Bunker

This is a story written by my mother-in-law, who grew up in Albania and in this story tells about a communist work party she was a part of during the early eighties.

My name is Engjellushe, I was born in and grew up in Albania. I am 46 years old, my life was hard, in general it was very difficult for everyone who lived in Albania at the time. Our way of life was poverty-driven, we lived without basic needs, and above all, we had to face the challenges of communism. We didn’t have the right to live freely or to even ask for our rights. There was a dictatorship, or in other words I could say that everything was prohibited. They had censored everything from us, we didn’t know how the rest of the world lived. They had closed us into a small space, in a small country where any outside influence was forbidden. We worked for the government and what they gave us was a piece of bread. The only good thing was that health care and education were completely free. In the end, we lived ethically and proud, because we had discipline, those of us who grew up during that time still retain those qualities. Despite everything I went through, I succeeded because I had two parents who had dignity, who showed us how to take the right path, and who showed us how to get by in such a life. Our family’s way of life, we received love and they gave us strength and courage.

Lukhove Hillside

I remember when I was 18 and I had finished high school. Every year the town board would get everyone together and ask them about the problems and issues that they had. As with other years they decided to gather teams to go to Lukove and do plantings of fruit and olive trees, and to care for those that had been planted the previous years so that the orchards would grow larger every year. This was the project that I was chosen to participate in. There were four of us from my village, Dukai, while Tepelen, Permeti, and Vlore each sent forty of their citizens for the work project. We slept there together, there were buildings with two floors – the boys on the bottom floor, with the girls on the top floor. We stayed there for one month, it was in December. It was very cold but we woke up at 7 am in the morning, to get ready for work. First we went to a big restaurant in order to eat our breakfast, and after to go to work from 8 am until 3 in the afternoon. We planted lemon, olive, and orange trees. We hoed the ground, we planted trees, we pruned trees, and we watered all the orchards. We did everything we could to protect and nourish the trees. We also worked to take care of the surrounding area, picking up trash and in general making everything nice.After we finished our work we would go to our rooms to wash up and get dressed and to go to the restaurant in order to eat. First they would do the roll call to make sure everyone was there. Then they would give out awards to reward those had worked the hardest. Then we would eat our dinner.

In the evenings we walked around, we danced, we sang, nice songs – everything was scheduled and had time limits. That experience was a good one, we respected each other, we didn’t trick each other, we watched out for each other like brothers and sisters. It was pleasant because we were all the same, there weren’t rich and poor people, in difficult times we helped one another. Groups like that went all over Albania where there was need.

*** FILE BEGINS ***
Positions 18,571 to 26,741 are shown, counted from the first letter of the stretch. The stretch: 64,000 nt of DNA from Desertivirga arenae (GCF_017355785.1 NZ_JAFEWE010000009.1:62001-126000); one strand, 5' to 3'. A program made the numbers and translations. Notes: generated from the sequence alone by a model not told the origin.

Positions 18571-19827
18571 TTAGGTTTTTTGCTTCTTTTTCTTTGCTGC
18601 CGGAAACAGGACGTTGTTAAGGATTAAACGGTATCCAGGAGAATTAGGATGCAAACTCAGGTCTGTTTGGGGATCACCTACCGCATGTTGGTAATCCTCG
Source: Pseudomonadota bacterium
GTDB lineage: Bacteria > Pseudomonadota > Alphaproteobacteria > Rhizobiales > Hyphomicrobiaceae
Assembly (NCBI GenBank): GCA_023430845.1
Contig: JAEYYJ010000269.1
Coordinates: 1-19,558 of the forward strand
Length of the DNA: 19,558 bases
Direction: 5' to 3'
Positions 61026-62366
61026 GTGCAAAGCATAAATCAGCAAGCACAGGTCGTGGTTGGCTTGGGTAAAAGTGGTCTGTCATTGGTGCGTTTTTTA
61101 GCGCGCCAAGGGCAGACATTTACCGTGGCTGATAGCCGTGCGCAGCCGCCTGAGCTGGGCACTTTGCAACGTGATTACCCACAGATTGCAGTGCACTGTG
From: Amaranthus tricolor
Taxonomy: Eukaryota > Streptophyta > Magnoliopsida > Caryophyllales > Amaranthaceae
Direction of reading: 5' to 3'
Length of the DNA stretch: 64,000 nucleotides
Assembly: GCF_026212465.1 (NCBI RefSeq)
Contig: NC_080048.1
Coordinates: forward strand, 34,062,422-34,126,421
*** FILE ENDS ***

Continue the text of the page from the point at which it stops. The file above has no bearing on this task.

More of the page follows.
Despite everything, Albania is a country rich in resources and natural beauty, with virgin coastlines, ancient castles, Illyrian ruins, and clear water. Over the years, many things have changed and Albania has recognized the need for tourism and the government has helped to pave the roads. Also there are many nice restaurants and cafes, hotels and clubs, all of good quality. Foreign and local investors have turned their intention to housing and accommodation infrastructure, especially in touristic locations by the sea. Compared to previous years, the economy and political situation is stable. Albania is now part of NATO and in the coming years will join the EU, which will help bring attention to this often overlooked country. An advantage in terms of tourism over other countries is that in Albania the prices are among the lowest in Europe, a visitor can truly get their money’s worth. In coastal Albania, tourists will discover ancient towns which are comparable to other beautiful ancient towns in other parts of the world, yet are still somewhat untouched due to Albania’s communist past.


 

2 Responses to “A Trip to Lukhove During the Days of Albanian Communism”

  1. Angeliki says:

    Einai poly oreo synxaritirja

  2. Angelo Fiorito says:

    Just like your mother in law had no idea of what was going on in the rest of the world, we who live in the rest of the world had no idea of what was going on in Albania; we knew it existed but that’s it. We were as curious as you were. Your blog helps me understand what I will be visiting in late Spring of 2015. Your mother in law’s recollections appear both honest and a bit nostalgic for the not so good old days that in hardship created a bond. Thank you and thank her.

    Warmest Regards,
    Angelo & Judy Fiorito (65 and 60 respectively)

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